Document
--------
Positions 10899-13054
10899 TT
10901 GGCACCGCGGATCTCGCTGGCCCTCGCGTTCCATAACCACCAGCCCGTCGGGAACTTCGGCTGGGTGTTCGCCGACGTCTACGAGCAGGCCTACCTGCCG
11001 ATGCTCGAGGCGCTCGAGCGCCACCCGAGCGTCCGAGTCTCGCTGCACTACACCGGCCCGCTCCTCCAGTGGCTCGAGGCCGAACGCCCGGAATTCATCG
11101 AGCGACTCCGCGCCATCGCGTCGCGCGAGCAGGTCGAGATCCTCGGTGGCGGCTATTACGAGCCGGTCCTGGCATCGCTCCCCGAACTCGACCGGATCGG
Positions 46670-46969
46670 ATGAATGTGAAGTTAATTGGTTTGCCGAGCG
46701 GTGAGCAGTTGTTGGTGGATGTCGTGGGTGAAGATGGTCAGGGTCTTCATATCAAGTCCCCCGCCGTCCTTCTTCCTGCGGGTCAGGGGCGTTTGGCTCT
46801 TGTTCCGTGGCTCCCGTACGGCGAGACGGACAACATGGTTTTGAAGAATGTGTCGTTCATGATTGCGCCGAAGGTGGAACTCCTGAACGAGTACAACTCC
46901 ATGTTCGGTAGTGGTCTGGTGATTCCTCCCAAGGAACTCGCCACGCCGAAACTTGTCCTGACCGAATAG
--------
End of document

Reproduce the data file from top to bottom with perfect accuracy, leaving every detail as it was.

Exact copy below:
Positions 10899-13054
10899 TT
10901 GGCACCGCGGATCTCGCTGGCCCTCGCGTTCCATAACCACCAGCCCGTCGGGAACTTCGGCTGGGTGTTCGCCGACGTCTACGAGCAGGCCTACCTGCCG
11001 ATGCTCGAGGCGCTCGAGCGCCACCCGAGCGTCCGAGTCTCGCTGCACTACACCGGCCCGCTCCTCCAGTGGCTCGAGGCCGAACGCCCGGAATTCATCG
11101 AGCGACTCCGCGCCATCGCGTCGCGCGAGCAGGTCGAGATCCTCGGTGGCGGCTATTACGAGCCGGTCCTGGCATCGCTCCCCGAACTCGACCGGATCGG
Positions 46670-46969
46670 ATGAATGTGAAGTTAATTGGTTTGCCGAGCG
46701 GTGAGCAGTTGTTGGTGGATGTCGTGGGTGAAGATGGTCAGGGTCTTCATATCAAGTCCCCCGCCGTCCTTCTTCCTGCGGGTCAGGGGCGTTTGGCTCT
46801 TGTTCCGTGGCTCCCGTACGGCGAGACGGACAACATGGTTTTGAAGAATGTGTCGTTCATGATTGCGCCGAAGGTGGAACTCCTGAACGAGTACAACTCC
46901 ATGTTCGGTAGTGGTCTGGTGATTCCTCCCAAGGAACTCGCCACGCCGAAACTTGTCCTGACCGAATAG